Both France and the United States have been vocal critics of China’s state-led infrastructure development model in Africa and the accompanying loans for projects extended by Beijing’s policy banks.
Fearful that China is using loans to extend political influence along with the fact that some African countries are taking on too much debt, US and French leaders launched high profile Public-Private-Partnership initiatives they claimed would be more economically sustainable and provide a clear alternative to African countries taking on more Chinese debt.
But now both the French and US ventures to build even modest infrastructure projects in Kenya are in question and potentially on the verge of collapse.
In October, news broke that cost overruns are jeopardising the construction of a new Nairobi-Mombasa Expressway to be built by an American PPP consortium led by Bechtel. US ambassador Kyle McCarter angrily refuted the report but doubts over the project’s viability keep lingering.
Now there is word that a €3 billion French PPP deal to build a railway from Jomo Kenyatta International Airport to downtown Nairobi is on the verge of falling apart due to a lack of transparency and jurisdictional turf wars within the Kenyan government. Three things explain this scenario:
Transparency: The Transport Ministry secretly gathered a consortium of five French firms to build the new railway line, but didn’t publicly disclose the project’s costs.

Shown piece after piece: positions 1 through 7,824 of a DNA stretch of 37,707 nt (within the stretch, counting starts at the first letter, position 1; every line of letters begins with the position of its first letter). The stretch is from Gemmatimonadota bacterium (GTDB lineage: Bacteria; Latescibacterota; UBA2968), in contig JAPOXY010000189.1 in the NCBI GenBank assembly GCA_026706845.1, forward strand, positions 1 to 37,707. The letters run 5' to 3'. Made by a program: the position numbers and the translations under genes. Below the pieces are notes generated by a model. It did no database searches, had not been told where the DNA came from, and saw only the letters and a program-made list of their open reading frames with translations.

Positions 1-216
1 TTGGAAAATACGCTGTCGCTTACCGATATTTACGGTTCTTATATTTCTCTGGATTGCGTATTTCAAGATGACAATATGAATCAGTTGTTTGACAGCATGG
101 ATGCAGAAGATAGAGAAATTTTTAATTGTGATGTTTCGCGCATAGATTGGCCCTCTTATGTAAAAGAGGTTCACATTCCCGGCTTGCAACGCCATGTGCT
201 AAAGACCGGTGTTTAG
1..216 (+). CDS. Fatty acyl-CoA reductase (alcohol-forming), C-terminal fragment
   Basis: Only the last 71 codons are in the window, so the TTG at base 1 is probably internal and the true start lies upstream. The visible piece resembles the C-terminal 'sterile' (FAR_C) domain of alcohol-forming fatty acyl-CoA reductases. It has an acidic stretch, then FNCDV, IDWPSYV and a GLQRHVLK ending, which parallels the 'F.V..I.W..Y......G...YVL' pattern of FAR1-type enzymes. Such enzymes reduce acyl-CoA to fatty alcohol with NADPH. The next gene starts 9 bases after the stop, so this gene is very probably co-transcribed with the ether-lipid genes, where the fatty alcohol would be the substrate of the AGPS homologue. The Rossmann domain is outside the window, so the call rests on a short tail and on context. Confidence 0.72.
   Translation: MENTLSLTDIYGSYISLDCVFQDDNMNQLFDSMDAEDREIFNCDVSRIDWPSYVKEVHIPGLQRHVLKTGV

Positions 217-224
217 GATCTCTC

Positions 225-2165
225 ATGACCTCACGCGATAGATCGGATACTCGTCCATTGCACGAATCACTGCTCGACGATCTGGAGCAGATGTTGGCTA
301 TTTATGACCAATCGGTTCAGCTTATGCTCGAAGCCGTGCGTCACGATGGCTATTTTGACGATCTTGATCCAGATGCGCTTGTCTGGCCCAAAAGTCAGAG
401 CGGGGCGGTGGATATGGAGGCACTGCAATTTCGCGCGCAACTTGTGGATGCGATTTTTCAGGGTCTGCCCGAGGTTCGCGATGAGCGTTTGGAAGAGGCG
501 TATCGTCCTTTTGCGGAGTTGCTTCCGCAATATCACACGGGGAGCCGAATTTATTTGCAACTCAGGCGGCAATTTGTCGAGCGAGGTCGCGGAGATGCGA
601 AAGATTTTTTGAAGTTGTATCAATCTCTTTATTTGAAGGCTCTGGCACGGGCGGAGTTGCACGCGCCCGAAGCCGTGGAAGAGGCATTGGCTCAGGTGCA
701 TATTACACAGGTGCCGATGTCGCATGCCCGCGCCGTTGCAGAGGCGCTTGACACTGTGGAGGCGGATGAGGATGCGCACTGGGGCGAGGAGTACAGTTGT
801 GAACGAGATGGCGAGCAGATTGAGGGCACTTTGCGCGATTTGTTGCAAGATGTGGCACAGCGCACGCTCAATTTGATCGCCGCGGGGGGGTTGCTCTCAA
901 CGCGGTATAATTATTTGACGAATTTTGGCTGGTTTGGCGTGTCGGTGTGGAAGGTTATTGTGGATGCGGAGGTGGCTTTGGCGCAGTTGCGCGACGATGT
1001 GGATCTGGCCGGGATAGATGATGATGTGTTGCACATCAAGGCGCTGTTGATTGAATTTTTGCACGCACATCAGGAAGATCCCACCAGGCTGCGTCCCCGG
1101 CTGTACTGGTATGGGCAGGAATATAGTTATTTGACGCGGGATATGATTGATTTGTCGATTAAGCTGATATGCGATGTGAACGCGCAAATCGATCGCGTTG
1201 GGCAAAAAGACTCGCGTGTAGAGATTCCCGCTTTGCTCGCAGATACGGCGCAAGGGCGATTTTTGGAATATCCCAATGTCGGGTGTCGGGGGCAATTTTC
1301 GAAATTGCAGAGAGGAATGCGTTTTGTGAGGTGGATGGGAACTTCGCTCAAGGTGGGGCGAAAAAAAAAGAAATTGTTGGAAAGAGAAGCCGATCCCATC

Authority: Kenya Railways Corporation says this procurement of the French firms is illegal and accused the Transport Ministry of meddling in its regulatory responsibility of initiating and managing railway projects.
Jurisdiction: Kenya Railways contends that the Transport Ministry has no role in a project structured as a public-private partnership (PPP).
The bottom line is that these two projects by French and American consortia serve as important tests of the viability of PPP infrastructure projects in Kenya (and Africa at large,) compared to the Chinese debt-led Build-Operate-Transfer model.
While French and US officials have long criticised the lack of transparency in Chinese infrastructure deals, it’s worth considering that there may be an advantage to doing it that way as it limits the number of stakeholders involved and avoids the messy turf politics that often spill out into the media — making it even harder to get these deals done and the projects built. (